2. Three Junes by Julia Glass. A narrative on one family, as they go through lives and deaths, told by three different characters. I can't believe this is Ms. Glass's first novel, it's so well written. Three distinct voices, four distinct settings, and they run so smoothly together, it's like being at a family dinner table.
3. Giovanni's Room by James Baldwin - This book shows up on a good many recommended reading lists for the genre, so I figured, it must be good. Heck, even the people at Random House think it's a classic, including it in their "Modern Library of the World's Best Books", presumably because they thought they needed something representing gay lit. Well, all I can say is, we've come a long way baby. A long way in what is considered good literature, that is. It's a well told story, with a great sense of place, but a classic? Maybe because the story being told in such bold manner at the time made it important, but honestly, I don't think it holds up all that well. There are better books that cover the same ground. It's a good, fast read (it's a novella, not a novel) but for the amount of prestige this book has been given, I was disapointed.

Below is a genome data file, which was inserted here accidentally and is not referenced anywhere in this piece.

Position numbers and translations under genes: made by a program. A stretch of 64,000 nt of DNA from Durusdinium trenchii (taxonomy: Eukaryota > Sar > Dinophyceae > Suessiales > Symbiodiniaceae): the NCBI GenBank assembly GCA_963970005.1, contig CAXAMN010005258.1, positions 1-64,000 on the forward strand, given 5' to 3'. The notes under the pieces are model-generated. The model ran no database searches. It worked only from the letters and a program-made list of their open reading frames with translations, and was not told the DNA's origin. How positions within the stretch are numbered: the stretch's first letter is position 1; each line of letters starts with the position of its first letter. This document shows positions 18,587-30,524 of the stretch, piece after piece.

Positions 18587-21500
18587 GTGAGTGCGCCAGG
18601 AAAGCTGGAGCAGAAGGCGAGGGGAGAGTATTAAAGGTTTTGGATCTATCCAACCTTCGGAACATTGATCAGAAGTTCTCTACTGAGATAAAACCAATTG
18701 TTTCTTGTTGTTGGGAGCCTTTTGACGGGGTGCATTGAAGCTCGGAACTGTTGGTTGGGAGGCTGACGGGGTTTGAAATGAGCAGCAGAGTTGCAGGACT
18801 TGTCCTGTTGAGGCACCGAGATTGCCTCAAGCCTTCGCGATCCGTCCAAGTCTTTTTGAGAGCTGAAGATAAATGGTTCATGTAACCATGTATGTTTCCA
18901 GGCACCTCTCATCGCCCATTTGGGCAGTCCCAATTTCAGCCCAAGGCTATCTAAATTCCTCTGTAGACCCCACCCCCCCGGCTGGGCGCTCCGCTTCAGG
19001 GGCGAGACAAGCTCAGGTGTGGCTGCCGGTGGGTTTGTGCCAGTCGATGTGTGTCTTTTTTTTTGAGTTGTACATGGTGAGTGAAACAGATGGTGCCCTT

4. Inamorata by Joseph Gangemi- I loved this book! It's funny but not fluffy, smart but not academic, and full of interesting characters and details. A slightly geeky but very endearing grad student gets involved with a project to disprove the talents of various psychics in the 1920s. The story centers around his part in the investigation of a young and pretty medium who he thinks might be in danger, but from what, he doesn't know. He attempts to become the romantic hero of her complicated life, even though he knows she may be a fraud and doesn't need rescuing. His brain leads him one way, his heart (and libido) another. The story is a great blend between RomCom and armchair detective story, and (much to my surprise!) one of the very few books where the dust jacket blurbs didn't exaggerate.
5. A Stroke of Midnight by Laurell K. Hamilton. Although I was never a fan of Ms. Hamilton's better known Anita Blake series, I did, once upon a time, enjoy reading her Meredith Gentry books. No more. I kept with this one out of nostalgia, waiting for something, anything, to happen that hadn't happened in the previous books. It's the same plot, same characters, same relationships between the characters, same sex scenes, same everything.
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